Archive | Class War

In Clover

New HCAN study:

The five largest U.S. health insurance companies sailed through the worst economic downturn since the Great Depression to set new industry profit records in 2009, a feat accomplished by leaving behind 2.7 million americans who had been in private health plans. For customers who kept their benefits, the insurers raised rates and cost-sharing,and cut the share of premiums spent on medical care. Executives and shareholders of the five biggest for-profit health insurers, UnitedHealthGroup inc., WellPoint inc., Aetna Inc., Humana Inc., and Cigna Corp., enjoyed combined profit of $12.2 billion in 2009, up 56 percent from the previous year. It was the best year ever for Big Insurance.

The 2009 financial reports from the nation’s five largest insurance companies reveal that:

* The firms made $12.2 billion, an increase of $4.4 billion, or 56 percent, from 2008.
o Four out of the five companies saw earnings increases, with CIGNA’s profits jumping 346 percent.
* The companies provided private insurance coverage to 2.7 million fewer people than the year before.
o Four out of the five companies insured fewer people through private coverage. UnitedHealth alone insured 1.7 million fewer people through employer-based or individual coverage.
o All but one of the five companies increased the number of people they covered through public insurance programs (Medicaid, CHIP and Medicare). UnitedHealth added 680,000 people in public plans.
* The proportion of premium dollars spent on health care expenses went down for three of the five firms, with higher proportions going to administrative expenses and profits.

Endorsement Deal

Simon Johnson at Baseline Scenario:

Being nice to the biggest banks will not save the midterm elections for the Democrats.  The banks’ campaign contributions will flow increasingly to the Republicans and against any Democrats (and there are precious few) who have fought for real reform.

The president’s only political chance is to take on the too big to fail banks directly and clearly.  He needs to explain where they came from (answer: the Reagan Revolution, gone wrong), how the problem became much worse during the last administration, and how – in credible detail – he will end their reign.

What we have now is not a free market.  It is rather one of the most complete (and awful) instances ever of savvy businessmen capturing a state and the minds of the people who run it.  Is this really what the president seeks to endorse?

The Big Lie of the Life of the Mind

Very interesting take on the class structure of graduate school, via AZSpot:

One reason that graduate school is for the already privileged is that it is structurally dependent on people who are neither privileged nor connected. Wealthy students are not trapped by the system; they can take what they want from it, not feel pressured, and walk away at any point with minimal consequences. They do not have to obsess about whether some professor really likes them. If they are determined to become academics, they can select universities on the basis of reputation rather than money. They can focus on research rather than scrambling for time-consuming teaching and research assistantships to help pay the bills. And, when they go on the market, they can hold out for the perfect position rather than accepting whatever is available.

But the system over which the privileged preside does not ultimately depend on them for the daily functioning of higher education (which is now, as we all know, drifting toward a part-time, no-benefit business). The ranks of new Ph.D.’s and adjuncts these days are mainly composed of people from below the upper-middle class: people who believe from infancy that more education equals more opportunity. They see the professions as a path to security and status.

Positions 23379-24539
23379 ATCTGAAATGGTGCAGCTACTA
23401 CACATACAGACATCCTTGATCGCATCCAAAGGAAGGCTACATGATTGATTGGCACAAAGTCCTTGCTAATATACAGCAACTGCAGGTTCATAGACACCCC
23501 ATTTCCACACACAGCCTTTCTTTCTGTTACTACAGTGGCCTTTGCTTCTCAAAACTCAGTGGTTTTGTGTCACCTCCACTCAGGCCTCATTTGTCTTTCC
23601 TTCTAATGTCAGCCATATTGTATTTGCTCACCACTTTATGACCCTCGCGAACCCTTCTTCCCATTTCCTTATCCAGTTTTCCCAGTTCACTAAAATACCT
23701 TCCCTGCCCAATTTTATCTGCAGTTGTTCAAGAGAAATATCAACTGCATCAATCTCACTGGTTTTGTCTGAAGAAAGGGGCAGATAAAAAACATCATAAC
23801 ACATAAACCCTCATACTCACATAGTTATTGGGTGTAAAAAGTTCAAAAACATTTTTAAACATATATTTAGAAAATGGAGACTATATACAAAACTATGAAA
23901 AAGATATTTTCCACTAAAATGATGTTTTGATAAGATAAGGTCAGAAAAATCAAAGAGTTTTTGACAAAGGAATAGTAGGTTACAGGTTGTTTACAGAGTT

Again and again, the people who wrote to me said things like “Nobody told me” and “Now what do I do?” “Everybody keeps saying my doctorate gives me all kinds of transferable skills, but I can’t get a second interview, even outside of academe.” “What’s wrong with me?”

The myth of the academic meritocracy powerfully affects students from families that believe in education, that may or may not have attained a few undergraduate degrees, but do not have a lot of experience with how access to the professions is controlled. Their daughter goes to graduate school, earns a doctorate in comparative literature from an Ivy League university, everyone is proud of her, and then they are shocked when she struggles for years to earn more than the minimum wage. (Meanwhile, her brother—who was never very good at school—makes a decent living fixing HVAC systems with a six-month certificate from a for-profit school near the Interstate.)

Unable even to consider that something might be wrong with higher education, mom and dad begin to think there is something wrong with their daughter, and she begins to internalize that feeling.

Everyone has told her that “there are always places for good people in academe.” She begins to obsess about the possibility of some kind of fatal personal shortcoming. She goes through multiple mock interviews, and takes business classes, learning to present herself for nonacademic positions. But again and again, she is passed over in favor of undergraduates who are no different from people she has taught for years. Maybe, she wonders, there’s something about me that makes me unfit for any kind of job.

This goes on for years: sleepless nights, anxiety, escalating and increasingly paralyzing self-doubt, and a host of stress-induced ailments. She has even removed the Ph.D. from her résumé, with some pain, but she lives in dread that interviewers will ask what she has been doing for the last 12 years. (All her old friends are well established by now, some with families, some with what seem to be high-powered careers. She lives in a tiny apartment and struggles to pay off her student loans.) What’s left now but entry-level clerical work with her immediate supervisor just three years out of high school?